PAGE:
E1: Exemplify professionally-informed, growth-centered practice. Seeking to continually improve and grow has been a key practice for me as a student teacher these last four months. It is easy to become so consumed with the many daily and weekly tasks of planning, grading, teaching that often I would get to the end of a week and realize that I had not taken time to really reflect on why or why not certain aspects of my lessons did or did not go well. In asking for feedback from my mentor teacher, I often was given a short list of teaching-related things to consider adjusting for improvement. Along with personal reflection, I used this constructive criticism to set attainable daily goals for myself which not only allowed me to have small benchmarks to mark my own growth and development, but also created opportunities for me to have small professional successes such as improving my classroom management which contributed to the overall success of my students.
A specific example of feedback and goal setting emerged toward the end of my internship when my mentor teachers gave me feedback by way of a disposition assessment. Because effective teachers should exhibit dispositions that produce positive, constructive interaction with others, this assessment provides teacher candidates the opportunity to reflect and receive input regarding personality, temperament and outlook all of which contribute to actions and patterns of conduct. After receiving feedback from my mentor teachers, I was then able to set some professional goals for myself. With these newly set goals, I have the opportunity to monitor my personal progress, growth and development in these specific areas, moving forward.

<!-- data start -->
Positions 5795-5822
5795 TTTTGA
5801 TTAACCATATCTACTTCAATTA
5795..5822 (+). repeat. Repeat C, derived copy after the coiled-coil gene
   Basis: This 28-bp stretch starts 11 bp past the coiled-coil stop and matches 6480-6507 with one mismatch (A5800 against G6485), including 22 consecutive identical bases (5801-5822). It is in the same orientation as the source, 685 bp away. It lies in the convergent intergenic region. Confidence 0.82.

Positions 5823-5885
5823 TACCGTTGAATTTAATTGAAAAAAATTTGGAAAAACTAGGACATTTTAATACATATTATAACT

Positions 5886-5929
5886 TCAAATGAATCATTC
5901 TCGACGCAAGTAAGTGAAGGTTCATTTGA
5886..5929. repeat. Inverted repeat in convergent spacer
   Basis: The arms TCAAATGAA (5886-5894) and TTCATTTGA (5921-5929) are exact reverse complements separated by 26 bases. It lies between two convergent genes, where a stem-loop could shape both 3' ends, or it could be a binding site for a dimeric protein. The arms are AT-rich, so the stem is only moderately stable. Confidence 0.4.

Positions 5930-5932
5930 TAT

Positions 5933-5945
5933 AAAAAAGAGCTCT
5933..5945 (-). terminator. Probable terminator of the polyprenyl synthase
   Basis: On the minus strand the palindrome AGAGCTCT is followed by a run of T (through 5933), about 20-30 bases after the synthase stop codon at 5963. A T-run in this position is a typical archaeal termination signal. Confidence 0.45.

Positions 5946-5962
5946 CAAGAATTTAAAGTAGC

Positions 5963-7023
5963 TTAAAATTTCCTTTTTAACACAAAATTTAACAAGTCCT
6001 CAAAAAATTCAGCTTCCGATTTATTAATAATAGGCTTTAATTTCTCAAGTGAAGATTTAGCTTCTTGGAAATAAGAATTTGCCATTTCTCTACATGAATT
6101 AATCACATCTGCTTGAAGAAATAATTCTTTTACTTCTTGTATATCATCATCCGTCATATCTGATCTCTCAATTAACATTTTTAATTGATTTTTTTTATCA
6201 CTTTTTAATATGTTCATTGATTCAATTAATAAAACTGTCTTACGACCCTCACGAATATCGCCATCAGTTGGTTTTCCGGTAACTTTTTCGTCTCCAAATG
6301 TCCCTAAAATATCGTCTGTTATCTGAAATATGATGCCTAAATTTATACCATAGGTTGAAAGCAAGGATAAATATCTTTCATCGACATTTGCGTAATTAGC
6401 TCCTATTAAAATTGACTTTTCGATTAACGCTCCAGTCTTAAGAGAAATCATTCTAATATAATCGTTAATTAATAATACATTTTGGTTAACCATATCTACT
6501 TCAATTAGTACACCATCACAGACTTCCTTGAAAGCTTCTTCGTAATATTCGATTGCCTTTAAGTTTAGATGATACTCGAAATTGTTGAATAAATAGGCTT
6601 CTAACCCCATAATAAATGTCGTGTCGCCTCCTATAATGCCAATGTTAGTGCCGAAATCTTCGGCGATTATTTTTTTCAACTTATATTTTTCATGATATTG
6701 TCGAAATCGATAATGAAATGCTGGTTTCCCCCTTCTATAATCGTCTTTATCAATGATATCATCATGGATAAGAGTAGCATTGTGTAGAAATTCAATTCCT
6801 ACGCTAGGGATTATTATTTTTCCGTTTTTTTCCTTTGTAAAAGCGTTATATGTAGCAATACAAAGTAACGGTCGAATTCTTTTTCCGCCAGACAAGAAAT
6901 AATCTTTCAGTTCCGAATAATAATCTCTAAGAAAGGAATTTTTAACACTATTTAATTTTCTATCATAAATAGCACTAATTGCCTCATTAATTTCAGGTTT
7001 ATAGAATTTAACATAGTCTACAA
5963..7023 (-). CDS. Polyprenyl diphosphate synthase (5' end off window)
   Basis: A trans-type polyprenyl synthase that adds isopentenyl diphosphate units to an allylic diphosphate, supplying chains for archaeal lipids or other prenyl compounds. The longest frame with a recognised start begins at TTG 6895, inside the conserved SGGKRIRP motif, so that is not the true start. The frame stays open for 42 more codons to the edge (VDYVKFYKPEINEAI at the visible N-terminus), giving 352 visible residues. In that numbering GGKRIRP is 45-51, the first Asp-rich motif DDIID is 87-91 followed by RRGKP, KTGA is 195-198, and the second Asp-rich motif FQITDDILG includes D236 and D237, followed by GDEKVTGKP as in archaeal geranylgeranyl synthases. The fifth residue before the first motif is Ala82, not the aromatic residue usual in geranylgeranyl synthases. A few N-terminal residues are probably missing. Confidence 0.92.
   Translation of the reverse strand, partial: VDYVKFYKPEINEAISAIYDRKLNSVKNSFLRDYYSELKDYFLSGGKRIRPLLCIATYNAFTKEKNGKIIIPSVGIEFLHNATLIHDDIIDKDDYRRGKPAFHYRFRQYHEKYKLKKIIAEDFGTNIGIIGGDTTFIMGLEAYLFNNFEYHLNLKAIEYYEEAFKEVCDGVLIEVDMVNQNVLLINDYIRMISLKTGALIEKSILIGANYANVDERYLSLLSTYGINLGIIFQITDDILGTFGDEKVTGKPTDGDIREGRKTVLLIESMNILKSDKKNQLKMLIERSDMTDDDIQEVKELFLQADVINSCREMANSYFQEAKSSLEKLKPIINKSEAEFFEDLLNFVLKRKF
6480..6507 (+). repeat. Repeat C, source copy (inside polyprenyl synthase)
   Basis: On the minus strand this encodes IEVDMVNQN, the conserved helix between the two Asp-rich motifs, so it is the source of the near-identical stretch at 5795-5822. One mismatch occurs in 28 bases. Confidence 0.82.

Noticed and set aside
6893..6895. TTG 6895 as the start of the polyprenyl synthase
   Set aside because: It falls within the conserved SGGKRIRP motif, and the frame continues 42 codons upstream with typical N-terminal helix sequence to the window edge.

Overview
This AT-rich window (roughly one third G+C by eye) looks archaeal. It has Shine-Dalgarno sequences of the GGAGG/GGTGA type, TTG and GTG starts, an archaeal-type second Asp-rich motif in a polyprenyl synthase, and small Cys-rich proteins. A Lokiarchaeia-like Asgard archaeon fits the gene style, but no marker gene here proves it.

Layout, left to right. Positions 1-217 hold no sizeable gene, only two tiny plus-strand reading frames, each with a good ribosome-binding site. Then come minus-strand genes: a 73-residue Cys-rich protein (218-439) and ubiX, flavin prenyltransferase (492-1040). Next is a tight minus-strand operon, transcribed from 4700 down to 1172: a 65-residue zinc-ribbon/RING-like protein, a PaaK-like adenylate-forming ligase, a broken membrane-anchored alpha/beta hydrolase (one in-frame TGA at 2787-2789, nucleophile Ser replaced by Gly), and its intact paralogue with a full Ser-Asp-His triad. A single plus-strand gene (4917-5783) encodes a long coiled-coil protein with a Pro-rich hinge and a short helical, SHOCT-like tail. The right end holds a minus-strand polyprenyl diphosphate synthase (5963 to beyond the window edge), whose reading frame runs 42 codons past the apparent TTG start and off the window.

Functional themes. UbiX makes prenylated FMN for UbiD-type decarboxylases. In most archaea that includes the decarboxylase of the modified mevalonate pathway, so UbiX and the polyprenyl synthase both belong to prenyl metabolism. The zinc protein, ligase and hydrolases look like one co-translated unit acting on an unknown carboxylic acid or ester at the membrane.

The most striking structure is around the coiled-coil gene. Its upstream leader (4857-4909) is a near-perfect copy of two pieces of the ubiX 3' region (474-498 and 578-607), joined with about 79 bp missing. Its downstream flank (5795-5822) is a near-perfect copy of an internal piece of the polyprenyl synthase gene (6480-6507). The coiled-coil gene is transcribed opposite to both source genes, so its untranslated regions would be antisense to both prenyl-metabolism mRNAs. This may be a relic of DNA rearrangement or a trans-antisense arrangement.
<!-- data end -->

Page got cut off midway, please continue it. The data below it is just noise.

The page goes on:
Willingness to seek-out and gracefully receive constructive criticism from colleagues is the mark of a teacher who is always seeking self-improvement and professional development. Moving forward, setting personal and professional goals and taking the time to self-reflect on my progress toward those goals will prevent me from becoming stagnant, too comfortable or unobservant of what does and does not work in the classroom.